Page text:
Well, dear readers, I had me a Monday that wasn’t too bad – in fact it was restful and productive in certain ways and in other ways it was productive and restful, as well as restfully productively productive. First of all, I got nine hours of sleep, so that was excellent. Once up, I answered e-mails and did some work on the computer, and I also had some telephonic conversations. Both Kay and I got so many lovely messages about the show, which was lovely.
Then I went and had a chicken Caesar salad, which was quite yummilicious, and then I picked up a couple of packages, then came back home. I did more work on the computer, mostly to do with the August Kritzerland show, had more telephonic conversations, made a deal for a new Kritzerland release, then finally sat on my couch like so much fish.
Last night, I watched a motion picture on the Flix of Net entitled Enemy of the People, starring Will Smith, Jason Robards, Jr., Gene Hackman, and Jon Voight. I actually don’t remember if I saw it before although I found no mention of it in the notes from the past sixteen years – then again, it just seems like every other late 90s “thriller” especially as directed by Tony Scott, a director I really don’t care for. Of course, the producer is Jerry Bruckheimer, so you know what you’re in for. Screenwriting 101, a chase every ten minutes, and loud. Back in 1998 this must have been very cutting edge and it certainly turned out to be prophetic – about the NSA having the ability to spy on anyone anywhere – back then it was fanciful – of course it’s actually come true and in more horrifying ways than even this film predicted. But it’s just a standard issue Bruckheimer thing and it gets completely irritating by the one-hour point, even before. Then Gene Hackman arrives and things get better due to the fact that he can lift anything up.
After that, I watched the first half of Silver Streak, which I haven’t seen in a pretty long time. I really enjoyed it back in the day, but all these years later it seems a little awkward and not as charming as it was, especially in the Richard Pryor sequences, which is what we all loved so much back them. Now, not so much, at least for me.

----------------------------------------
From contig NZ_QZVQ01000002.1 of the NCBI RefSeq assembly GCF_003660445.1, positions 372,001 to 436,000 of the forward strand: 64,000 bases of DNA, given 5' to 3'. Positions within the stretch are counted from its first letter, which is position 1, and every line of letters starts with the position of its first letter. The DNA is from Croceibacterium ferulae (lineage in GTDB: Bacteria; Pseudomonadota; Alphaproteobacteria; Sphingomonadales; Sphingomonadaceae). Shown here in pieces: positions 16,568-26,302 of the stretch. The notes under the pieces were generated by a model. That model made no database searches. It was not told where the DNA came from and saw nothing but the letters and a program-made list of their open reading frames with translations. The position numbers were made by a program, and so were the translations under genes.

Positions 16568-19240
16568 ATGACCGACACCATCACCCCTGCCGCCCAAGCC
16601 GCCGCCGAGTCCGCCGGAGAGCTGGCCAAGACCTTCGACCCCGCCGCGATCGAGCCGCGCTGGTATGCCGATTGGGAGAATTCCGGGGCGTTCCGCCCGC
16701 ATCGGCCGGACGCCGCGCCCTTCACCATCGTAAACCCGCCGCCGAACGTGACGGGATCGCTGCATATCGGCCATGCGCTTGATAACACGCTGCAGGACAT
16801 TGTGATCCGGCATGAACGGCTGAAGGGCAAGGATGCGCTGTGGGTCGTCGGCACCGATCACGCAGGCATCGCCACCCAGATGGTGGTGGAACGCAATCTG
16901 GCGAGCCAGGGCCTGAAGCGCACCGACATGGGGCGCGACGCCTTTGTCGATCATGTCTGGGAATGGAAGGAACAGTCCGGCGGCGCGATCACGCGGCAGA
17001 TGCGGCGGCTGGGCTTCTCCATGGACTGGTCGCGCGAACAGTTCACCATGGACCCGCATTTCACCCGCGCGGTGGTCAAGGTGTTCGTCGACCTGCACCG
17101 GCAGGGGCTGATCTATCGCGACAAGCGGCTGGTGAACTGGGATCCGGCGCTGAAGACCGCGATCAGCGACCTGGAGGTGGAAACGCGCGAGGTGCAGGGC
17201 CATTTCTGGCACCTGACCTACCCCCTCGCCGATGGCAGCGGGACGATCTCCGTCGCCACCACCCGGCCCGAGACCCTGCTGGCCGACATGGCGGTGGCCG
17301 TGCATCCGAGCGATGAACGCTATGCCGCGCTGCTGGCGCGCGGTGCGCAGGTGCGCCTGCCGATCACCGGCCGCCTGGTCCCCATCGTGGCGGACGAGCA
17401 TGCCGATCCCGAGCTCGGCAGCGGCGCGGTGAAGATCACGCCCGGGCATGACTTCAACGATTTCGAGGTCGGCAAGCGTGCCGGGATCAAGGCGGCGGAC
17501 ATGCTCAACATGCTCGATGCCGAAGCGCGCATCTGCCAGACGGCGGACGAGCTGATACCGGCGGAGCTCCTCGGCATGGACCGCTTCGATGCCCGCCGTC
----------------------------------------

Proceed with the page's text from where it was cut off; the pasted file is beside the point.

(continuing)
Then I made a little pasta with butter and listened to some classic mono performances of Nielsen music – really like the music so much, and the mono performances are really excellent in excellent sound. After that I moved onto the symphonies of Alexander Tcherepnin – the symphonies are pretty good and very much of the twentieth century. His piano concertos are a little strident for my taste, but it’s all fun to discover and hear.
Then I relaxed a bit and that was that.
Today will be devoted to a show order and writing the commentary – really want to get that done. I’ll also eat, hopefully pick up some packages, then I have a brief meeting in the afternoon – after that, I can relax a bit.
The rest of the week is meetings and meals, an event tomorrow, and then we resume performances of Dial ‘M’ for Murder on Friday. I may drop by Friday night as I know several people who’ll be seeing it that night. I may see a show on Saturday night – not my show, someone else’s.
Well, dear readers, I must take the day, I must do the things I do, I must, for example, make a show order, write commentary, hopefully pick up packages, eat, have a meeting, and relax. Today’s topic of discussion: What are your favorite films of Mr. Gene Wilder? Let’s have loads of lovely postings, shall we, whilst I hit the road to dreamland, happy to have had a productive and yet restful day.